Pike County Department of Human Resources
from Pike Juvenile Court (JU-17-50.02)
THOMPSON, Presiding Judge.
Pike County Department of Human Resources ("DHR")
filed a petition in the Pike Juvenile Court ("the
juvenile court") seeking to terminate the parental
rights of J.A.R. ("the mother") and C.S. ("the
father"), to their minor child, J.T.B.S. The juvenile
court conducted an ore tenus hearing and received evidence.
October 24, 2018, the juvenile court entered a single-spaced,
three-and-a-half page judgment containing detailed findings
of fact and ordering that the parental rights of the mother
and the father be terminated. In that judgment, the juvenile
court determined, among other things, that the mother had
abandoned the child; that use of illegal drugs prevented the
parents from properly caring for the child; that the father
tested positive for alcohol on the only drug screens to which
he submitted and that on 20 occasions he refused to submit to
screening; that aspects of the father's testimony called
his credibility into question; that the father had
contributed only minimally toward the support of the child
when the child was in DHR's custody; that DHR had made
reasonable efforts toward reunification; and that the parents
had failed to adjust their circumstances to meet the needs of
October 29, 2018, the juvenile court entered a
"corrected judgment" in which it amended the style
of the action to include the child's full name. The
substance of the October 29, 2018, corrected judgment is
virtually identical to that of the October 24, 2018,
judgment. The differences between the two judgments involve
an alteration to parts of four different factual findings
contained in the original, October 24, 2018, judgment.
November 11, 2018, the father filed a "motion to
reconsider." The juvenile court denied that motion on
November 14, 2018. The father filed a notice of appeal on
November 21, 2018.
the father's appeal was pending, DHR filed a motion to
dismiss, arguing that the father's appeal was untimely.
DHR argued that the father had not timely appealed the
October 24, 2018, judgment. DHR maintained that the October
29, 2018, judgment was a corrected judgment entered pursuant
to Rule 60(a), Ala. R. Civ. P., and that, as such, it did not
constitute a new judgment that would restart the period in
which a timely notice of appeal or postjudgment motion could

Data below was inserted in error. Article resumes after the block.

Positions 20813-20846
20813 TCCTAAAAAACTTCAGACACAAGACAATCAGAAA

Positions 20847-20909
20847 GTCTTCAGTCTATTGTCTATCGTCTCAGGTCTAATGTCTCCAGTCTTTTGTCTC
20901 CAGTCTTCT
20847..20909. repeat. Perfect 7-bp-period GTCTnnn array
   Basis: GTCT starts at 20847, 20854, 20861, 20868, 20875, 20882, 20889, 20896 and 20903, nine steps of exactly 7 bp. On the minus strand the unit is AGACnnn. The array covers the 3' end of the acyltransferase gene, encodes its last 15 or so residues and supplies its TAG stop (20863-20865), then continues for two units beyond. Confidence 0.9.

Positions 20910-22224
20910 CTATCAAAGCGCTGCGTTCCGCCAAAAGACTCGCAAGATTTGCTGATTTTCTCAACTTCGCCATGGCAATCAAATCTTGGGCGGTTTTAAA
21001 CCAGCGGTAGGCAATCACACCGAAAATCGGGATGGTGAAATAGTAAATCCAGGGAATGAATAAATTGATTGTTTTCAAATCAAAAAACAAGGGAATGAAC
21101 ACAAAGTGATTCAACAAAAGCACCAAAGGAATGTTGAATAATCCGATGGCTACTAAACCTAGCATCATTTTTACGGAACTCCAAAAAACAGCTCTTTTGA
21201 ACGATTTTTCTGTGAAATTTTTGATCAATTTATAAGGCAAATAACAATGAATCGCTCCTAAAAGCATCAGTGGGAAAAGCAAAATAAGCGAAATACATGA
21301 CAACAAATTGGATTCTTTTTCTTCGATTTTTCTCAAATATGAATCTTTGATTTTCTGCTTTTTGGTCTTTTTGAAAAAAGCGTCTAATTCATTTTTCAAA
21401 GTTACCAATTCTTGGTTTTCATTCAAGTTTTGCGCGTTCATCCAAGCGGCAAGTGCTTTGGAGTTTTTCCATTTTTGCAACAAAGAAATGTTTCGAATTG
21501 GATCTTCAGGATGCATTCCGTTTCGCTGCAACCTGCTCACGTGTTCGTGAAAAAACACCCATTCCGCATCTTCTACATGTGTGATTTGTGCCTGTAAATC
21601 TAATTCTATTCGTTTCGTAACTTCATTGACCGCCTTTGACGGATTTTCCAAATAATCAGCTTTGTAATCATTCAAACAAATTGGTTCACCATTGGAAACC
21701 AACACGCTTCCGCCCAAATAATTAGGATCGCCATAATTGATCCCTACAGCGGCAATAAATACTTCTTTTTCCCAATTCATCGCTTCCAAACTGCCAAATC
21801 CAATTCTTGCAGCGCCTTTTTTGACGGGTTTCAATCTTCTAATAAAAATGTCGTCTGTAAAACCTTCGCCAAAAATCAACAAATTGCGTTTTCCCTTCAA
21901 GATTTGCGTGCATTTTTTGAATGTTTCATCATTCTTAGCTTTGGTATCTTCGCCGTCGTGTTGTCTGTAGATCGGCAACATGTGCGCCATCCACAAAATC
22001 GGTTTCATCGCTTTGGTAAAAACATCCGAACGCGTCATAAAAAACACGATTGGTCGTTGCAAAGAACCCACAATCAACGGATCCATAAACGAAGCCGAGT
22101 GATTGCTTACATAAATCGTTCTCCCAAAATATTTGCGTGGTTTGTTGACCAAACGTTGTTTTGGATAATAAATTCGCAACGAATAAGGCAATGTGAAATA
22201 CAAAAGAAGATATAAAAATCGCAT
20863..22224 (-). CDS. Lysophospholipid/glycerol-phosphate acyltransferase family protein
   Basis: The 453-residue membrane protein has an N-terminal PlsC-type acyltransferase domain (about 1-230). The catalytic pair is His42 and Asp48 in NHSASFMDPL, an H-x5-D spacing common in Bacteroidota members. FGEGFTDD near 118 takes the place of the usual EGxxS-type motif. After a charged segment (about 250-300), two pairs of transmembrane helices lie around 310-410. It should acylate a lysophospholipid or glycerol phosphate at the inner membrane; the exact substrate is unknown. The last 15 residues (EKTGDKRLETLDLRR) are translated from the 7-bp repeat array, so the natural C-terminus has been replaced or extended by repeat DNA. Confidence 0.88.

be filed. The father opposed the motion to dismiss filed in
this court. On March 26, 2019, this court entered an order
denying the motion to dismiss.
the timely filing of a notice of appeal is a jurisdictional
issue. Lauterbach v. Gordon, Dana, Still, Knight &
Gilmore, LLC, 56 So.3d 613, 615 (Ala. 2010). Therefore,
upon submission, this court reconsidered the jurisdictional
issue of the timeliness of the father's appeal. As is
explained, infra, we conclude that the appeal was not timely
notice of appeal or a postjudgment motion was required to be
filed by November 7, 2018, which was 14 days after the entry
of the October 24, 2018, judgment. Rule 1(B), Ala. R. Juv.
P.; Rule 4(a)(1), Ala. R. App. P.; A.T. v. D.M., 265
So.3d 294 (Ala. Civ. App. 2018). The father's November
11, 2018, "motion to reconsider" is not a timely
postjudgment motion taken from the October 24, 2018,
judgment, and, therefore, it did not operate to extend the
time for appealing that judgment. F.G. v. State Dep't
of Human Res., 988 So.2d 555, 557 (Ala. Civ. App. 2007).
the father argues that the October 29, 2018, judgment
constituted a new judgment. If the father is correct, the
November 11, 2018, motion would have been timely filed, as
would the notice of appeal from the denial of that motion.
DHR argues, however, that, in entering the October 29, 2018,
judgment, the juvenile court merely made clerical corrections
to the original, October 24, 2018, judgment.
60(a), Ala. R. Civ. P., provides, in part, that
"[c]lerical mistakes in judgments, orders, or other
parts of the record and errors therein arising from oversight
or omission may be corrected by the court at any time of its
own initiative or on the motion of any party and after such
notice, if any, as the court orders." "The object
of a Rule 60(a) motion or a judgment nunc pro tunc is to make
the judgment or the record speak the truth."
McGiboney v. McGiboney, 679 So.2d 1066,
1068 (Ala. Civ. App. 1995).
"'"'"The object of a judgment nunc
pro tunc is not the rendering of a new judgment and the
ascertainment and determination of new rights, but is one
placing in proper form on the record, the judgment that had
been previously rendered, to make it speak the truth, so as
to make it show what the judicial action really was, not to
correct judicial errors, such as to render a judgment which
the court ought to have rendered, in the place of the one it
did erroneously render, nor to supply non-action by the
court, however erroneous the judgment may have
S.S. v. Calhoun Cty. Dep't of Human Res., 212
So.3d 940, 947 (Ala. Civ. App. 2016) (quoting Ex parte
Brown, 963 So.2d 604, 608 (Ala. 2007), quoting in turn
Higgins v. Higgins, 952 So.2d 1144, 1147-48 (Ala.
Civ. App. 2006), quoting in turn Ex parte Continental Oil
Co., 370 So.2d 953, 955-56 (Ala. 1979)(Torbert, C.J.,
concurring specially), quoting in turn Wilmerding v. The
Corbin Banking Co., 126 Ala. 268, 273, 28 So. 640, 641
(1900)). A correction to a judgment pursuant to Rule 60(a)
relates back to the date of the original judgment and does
not extend the time for taking an appeal. P.H. v. Butler
Cty. Dep't of Human Res., 264 So.3d 883 (Ala. Civ.
case, the juvenile court, in entering the October 29, 2018,
judgment, changed the style of the case, as it was listed in
that court, from "In the Matter of [J.S.]" to
"In the Matter of [J.T.B.S.]." The father concedes
in his appellate brief that that alteration ...